Monday, September 26, 2022

Dynamic Pipe Bursting For Wastewater Renewal

Having completed a desk-top study of the area and ground conditions, it was decided that the most effective replacement option was primarily trenchless pipe bursting

Karori is a western suburb of the urban area of Wellington New Zealand some 4 km from the city centre. In a project for the renewal of wastewater pipes, known as Karori Fast Track Waste Water Renewals, the client Wellington Water, in association with its design consultant GHD required the replacement of some 650 m of mainline and 336 m of lateral pipes due to the ageing infrastructure that had resulted in inflow and infiltration. The existing pipe network was constructed in the 1920s.

Having completed a desk-top study of the area and ground conditions, it was decided that the most effective replacement option was primarily trenchless pipe bursting. A small amount of open cut works was also used where absolutely necessary due to site conditions. Whole catchment areas were analysed based on records and renewals were prioritised. The final selection of the pipes for replacement was left to construction team.

The contract for delivery of the project was awarded to G P Friel Ltd. as main contractor which was to undertake all works including the trenchless portion. The trenchless pipe bursting option selected for the main line pipes was dynamic pipe bursting using pneumatically-powered impact hammers as the bursting equipment. The laterals were burst using a hydraulically-powered static system.

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WHY PIPE BURST

There were several reasons for the choice of pipe bursting including:

  • Online renewals preserved the space in the corridor and reduced the risks associated with unknown clashes (in other words a proven corridor)
  • There were no capacity issues so size for size replacement was sufficient, which well suits a pipe bursting solution.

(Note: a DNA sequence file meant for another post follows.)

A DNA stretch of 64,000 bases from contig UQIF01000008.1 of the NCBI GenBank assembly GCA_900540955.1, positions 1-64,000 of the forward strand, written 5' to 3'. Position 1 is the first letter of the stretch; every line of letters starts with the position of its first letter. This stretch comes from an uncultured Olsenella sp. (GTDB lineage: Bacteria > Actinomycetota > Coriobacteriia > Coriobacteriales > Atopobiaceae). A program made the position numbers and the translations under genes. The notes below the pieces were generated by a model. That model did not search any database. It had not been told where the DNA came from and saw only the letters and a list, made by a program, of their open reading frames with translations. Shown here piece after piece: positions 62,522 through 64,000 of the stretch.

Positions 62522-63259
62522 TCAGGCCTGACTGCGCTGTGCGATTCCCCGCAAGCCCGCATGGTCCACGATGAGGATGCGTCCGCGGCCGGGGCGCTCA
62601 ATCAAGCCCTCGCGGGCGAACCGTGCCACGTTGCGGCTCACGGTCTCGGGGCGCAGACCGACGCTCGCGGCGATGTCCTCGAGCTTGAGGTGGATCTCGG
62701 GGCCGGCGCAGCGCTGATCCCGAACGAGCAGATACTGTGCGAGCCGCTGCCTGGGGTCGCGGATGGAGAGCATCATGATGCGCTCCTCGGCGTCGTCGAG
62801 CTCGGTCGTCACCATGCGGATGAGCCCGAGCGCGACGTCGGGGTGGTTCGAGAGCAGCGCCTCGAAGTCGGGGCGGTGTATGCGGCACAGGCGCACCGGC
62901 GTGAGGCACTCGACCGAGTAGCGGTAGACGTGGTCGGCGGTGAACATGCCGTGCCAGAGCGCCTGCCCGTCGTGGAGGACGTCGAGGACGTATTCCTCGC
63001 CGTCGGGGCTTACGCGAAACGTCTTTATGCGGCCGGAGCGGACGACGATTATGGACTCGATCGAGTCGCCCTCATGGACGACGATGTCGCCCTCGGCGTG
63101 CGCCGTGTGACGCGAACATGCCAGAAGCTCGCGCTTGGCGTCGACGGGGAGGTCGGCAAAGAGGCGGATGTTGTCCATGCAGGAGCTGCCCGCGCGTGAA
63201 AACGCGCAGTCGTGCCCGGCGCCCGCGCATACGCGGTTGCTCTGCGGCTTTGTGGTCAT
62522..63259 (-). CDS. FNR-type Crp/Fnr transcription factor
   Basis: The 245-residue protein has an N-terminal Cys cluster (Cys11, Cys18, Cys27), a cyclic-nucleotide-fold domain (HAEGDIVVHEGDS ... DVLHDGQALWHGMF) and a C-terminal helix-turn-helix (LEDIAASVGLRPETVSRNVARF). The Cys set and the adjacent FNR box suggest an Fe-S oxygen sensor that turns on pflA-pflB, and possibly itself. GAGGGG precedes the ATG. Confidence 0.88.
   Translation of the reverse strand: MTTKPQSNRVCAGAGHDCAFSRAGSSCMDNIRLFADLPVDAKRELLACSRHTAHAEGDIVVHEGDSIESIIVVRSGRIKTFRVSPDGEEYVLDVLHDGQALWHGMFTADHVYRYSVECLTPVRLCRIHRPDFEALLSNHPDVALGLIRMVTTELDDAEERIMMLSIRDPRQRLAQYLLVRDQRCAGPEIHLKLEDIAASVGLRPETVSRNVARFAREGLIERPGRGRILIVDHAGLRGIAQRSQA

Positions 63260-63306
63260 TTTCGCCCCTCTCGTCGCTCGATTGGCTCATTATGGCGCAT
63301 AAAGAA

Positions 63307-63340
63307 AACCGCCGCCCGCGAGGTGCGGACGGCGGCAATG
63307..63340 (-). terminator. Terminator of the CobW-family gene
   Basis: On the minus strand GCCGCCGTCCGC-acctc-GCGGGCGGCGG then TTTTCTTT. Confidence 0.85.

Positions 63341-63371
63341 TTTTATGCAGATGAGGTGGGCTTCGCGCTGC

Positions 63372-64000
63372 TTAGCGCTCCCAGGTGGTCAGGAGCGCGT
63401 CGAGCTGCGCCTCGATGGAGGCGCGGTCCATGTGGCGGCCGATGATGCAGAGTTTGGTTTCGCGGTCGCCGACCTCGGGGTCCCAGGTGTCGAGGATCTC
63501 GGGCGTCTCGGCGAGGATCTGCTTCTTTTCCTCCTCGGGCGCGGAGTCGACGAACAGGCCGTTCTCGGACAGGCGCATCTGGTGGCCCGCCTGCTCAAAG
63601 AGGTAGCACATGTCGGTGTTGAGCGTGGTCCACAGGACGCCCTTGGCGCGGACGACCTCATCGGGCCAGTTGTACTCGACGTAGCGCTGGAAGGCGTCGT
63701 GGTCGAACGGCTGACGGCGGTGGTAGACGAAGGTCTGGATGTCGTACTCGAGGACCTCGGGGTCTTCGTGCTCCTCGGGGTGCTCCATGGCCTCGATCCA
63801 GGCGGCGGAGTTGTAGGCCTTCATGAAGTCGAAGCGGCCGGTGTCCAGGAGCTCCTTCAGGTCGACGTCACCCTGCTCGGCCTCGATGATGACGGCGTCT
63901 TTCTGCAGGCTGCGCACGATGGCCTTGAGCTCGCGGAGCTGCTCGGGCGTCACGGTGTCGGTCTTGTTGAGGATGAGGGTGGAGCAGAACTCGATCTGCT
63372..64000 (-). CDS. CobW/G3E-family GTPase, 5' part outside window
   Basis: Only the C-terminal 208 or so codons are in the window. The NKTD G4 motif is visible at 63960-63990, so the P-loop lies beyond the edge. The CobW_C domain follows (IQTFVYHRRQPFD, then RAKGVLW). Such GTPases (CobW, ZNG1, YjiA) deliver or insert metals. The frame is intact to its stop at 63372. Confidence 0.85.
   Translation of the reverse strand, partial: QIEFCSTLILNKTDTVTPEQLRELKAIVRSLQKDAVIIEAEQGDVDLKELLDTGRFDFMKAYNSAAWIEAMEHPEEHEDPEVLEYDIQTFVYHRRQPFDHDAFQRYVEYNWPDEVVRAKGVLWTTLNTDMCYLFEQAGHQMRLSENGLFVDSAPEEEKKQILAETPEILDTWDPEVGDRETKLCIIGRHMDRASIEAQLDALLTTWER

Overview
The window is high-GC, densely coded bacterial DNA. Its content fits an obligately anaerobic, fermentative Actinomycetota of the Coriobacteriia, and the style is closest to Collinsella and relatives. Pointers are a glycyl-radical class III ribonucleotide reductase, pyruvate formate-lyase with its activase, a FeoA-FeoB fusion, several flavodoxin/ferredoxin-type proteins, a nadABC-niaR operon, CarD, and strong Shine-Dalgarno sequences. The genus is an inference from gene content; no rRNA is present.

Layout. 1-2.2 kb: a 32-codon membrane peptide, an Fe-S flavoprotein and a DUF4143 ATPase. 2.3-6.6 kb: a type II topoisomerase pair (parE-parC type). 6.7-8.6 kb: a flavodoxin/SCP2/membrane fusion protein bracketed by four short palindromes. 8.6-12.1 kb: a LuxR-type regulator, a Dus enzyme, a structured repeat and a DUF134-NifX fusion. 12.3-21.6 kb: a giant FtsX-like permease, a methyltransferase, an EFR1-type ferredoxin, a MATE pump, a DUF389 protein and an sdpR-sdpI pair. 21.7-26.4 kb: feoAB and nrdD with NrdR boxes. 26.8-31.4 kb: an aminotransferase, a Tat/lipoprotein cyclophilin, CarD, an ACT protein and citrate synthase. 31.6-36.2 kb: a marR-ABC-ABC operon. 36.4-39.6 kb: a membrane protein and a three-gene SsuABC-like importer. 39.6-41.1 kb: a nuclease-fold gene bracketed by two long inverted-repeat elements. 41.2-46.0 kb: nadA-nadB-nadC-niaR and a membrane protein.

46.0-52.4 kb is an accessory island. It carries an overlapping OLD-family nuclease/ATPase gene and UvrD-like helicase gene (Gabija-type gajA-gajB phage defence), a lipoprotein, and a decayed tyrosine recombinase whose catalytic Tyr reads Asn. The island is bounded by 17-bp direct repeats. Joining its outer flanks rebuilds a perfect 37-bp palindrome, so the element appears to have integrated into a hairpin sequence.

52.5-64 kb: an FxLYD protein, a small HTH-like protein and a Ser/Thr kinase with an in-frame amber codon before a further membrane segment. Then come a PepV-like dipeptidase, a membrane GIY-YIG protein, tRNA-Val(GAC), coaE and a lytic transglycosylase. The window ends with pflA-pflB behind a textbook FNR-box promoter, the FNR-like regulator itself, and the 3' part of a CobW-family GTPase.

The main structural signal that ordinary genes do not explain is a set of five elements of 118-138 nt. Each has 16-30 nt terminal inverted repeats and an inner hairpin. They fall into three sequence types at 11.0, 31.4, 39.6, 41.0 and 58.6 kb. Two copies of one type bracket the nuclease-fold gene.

• Reduced risks and issues associated with significant amounts of open trenching for example:
    • > ┬áDisruption to users of the corridor/route (such as vehicles and pedestrians)
    • > ┬áReduced excavation safety risks
    • > ┬áReduced material exports and imports are required to and from the site ÔÇô which offers the additional advantage of a lower carbon footprint due to reduced vehicle movements
  • A dynamic system was preferred for the mains because:
    • > ┬áThe existing pipes were earthenware and could be shattered easily.
    • > ┬áThe dynamic system keeps the loads in the winch low and eliminates the requirement for significant temporary works.

A static system was preferred for the laterals because:

  • > ┬áPulling in short lengths meant that the load on the equipment was low
  • > ┬áThe tooling for such a system has a smaller footprint which meant it was more efficient when dealing with short length bursts as there were no long launch pits.

GP Friel utilised its stock of Tracto-manufactured equipment to provide the bursting equipment. The mains pipes were burst and replaced using the Grundocrack Olympus 180G pneumatically-powered pipe bursting tool in combination with a 367 cfm compressor alongside a Grundowinch RW 5000 which, being hydraulically-powered provided a constant tension on the winch cable.

The laterals pipes were burst using a Grundotugger, also from Tracto, which was powered using a PTO from the hydraulics of a mini-excavator.

PROJECT SCOPE

In total the mains and laterals across three streets in the Karori area were to be replaced on this project.

The 650 m of main burst was completed in 10 sections with the existing 150 mm diameter pipe being replaced with 160 mm o.d. PE100 SDR17 pipe. There were also thirteen (13) associated chamber replacements.

The 336 m of laterals being replaced were associated with forty (40) individual properties. The existing 100 mm diameter pipe was replaced with 110 mm o.d. PE100 SDR17 pipe.

The PE100 SDR17 pipe was supplied to GP Friel by Hynds and manufactured by Waters and Farr. The new PE pipe was supplied in straight 12 m long sticks with jointing being completed on site. Jointing was primarily completed utilising butt fusion, using a Georg Fischer CNC400 Butt Welder. Connections and saddles comprised Georg Fischer EF fittings which were welded as necessary on site using a Georg Fischer
MSA 2.1 welder.

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